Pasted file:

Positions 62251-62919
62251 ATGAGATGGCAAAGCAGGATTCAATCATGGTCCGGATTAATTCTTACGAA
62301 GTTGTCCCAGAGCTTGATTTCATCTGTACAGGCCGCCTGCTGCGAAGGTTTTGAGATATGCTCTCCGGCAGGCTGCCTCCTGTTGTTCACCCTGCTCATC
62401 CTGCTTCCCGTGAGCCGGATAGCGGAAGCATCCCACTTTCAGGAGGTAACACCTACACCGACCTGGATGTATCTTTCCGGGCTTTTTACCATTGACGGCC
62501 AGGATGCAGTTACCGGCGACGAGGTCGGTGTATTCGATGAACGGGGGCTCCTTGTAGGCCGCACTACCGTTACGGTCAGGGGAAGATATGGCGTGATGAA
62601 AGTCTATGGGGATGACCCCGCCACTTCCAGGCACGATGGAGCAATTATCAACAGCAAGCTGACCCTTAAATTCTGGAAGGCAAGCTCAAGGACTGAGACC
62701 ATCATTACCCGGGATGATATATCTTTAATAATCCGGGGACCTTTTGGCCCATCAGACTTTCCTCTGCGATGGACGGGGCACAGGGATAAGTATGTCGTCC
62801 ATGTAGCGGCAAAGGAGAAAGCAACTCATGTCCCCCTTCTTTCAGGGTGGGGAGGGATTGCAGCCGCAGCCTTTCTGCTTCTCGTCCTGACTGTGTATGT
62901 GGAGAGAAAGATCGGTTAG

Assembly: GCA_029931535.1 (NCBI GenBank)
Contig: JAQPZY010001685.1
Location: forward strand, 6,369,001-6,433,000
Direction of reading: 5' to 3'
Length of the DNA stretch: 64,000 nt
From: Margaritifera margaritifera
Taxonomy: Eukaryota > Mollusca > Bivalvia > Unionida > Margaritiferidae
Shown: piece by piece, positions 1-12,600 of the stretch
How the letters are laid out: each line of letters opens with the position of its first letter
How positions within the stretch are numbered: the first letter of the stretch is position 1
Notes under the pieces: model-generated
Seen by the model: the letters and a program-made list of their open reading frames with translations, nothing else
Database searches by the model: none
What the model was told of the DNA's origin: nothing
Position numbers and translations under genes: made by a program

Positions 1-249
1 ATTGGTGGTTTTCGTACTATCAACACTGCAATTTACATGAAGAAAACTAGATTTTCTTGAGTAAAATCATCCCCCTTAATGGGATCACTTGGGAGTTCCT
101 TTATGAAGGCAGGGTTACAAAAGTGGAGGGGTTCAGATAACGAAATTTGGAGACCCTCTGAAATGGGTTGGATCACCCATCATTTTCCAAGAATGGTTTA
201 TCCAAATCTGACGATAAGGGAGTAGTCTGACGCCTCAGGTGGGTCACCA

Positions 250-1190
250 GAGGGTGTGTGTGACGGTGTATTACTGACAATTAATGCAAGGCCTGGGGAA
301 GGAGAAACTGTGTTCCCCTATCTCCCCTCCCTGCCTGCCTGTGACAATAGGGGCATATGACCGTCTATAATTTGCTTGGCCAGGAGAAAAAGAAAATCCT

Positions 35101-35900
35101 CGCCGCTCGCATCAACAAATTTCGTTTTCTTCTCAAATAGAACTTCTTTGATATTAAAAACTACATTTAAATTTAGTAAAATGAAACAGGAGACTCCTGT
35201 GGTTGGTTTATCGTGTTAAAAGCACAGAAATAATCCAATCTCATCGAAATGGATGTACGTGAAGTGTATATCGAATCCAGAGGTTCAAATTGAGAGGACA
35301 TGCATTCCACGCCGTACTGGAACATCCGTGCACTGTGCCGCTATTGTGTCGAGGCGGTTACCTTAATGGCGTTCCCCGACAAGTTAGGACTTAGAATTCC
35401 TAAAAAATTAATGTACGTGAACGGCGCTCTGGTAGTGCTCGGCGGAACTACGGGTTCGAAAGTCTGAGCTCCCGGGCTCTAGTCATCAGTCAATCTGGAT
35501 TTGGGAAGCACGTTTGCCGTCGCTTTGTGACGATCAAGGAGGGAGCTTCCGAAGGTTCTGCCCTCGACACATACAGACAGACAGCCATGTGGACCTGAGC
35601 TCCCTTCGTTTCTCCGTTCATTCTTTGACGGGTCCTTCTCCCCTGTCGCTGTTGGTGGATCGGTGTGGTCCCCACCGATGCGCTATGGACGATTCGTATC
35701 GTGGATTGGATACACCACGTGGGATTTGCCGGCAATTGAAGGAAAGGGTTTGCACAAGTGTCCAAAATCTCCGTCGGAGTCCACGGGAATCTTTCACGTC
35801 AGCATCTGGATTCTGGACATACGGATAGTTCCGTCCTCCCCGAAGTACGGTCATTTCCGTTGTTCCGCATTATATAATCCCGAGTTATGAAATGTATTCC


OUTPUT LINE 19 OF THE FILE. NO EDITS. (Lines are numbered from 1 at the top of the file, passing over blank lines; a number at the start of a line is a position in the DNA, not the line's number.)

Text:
How positions within the stretch are numbered: the first letter of the stretch is position 1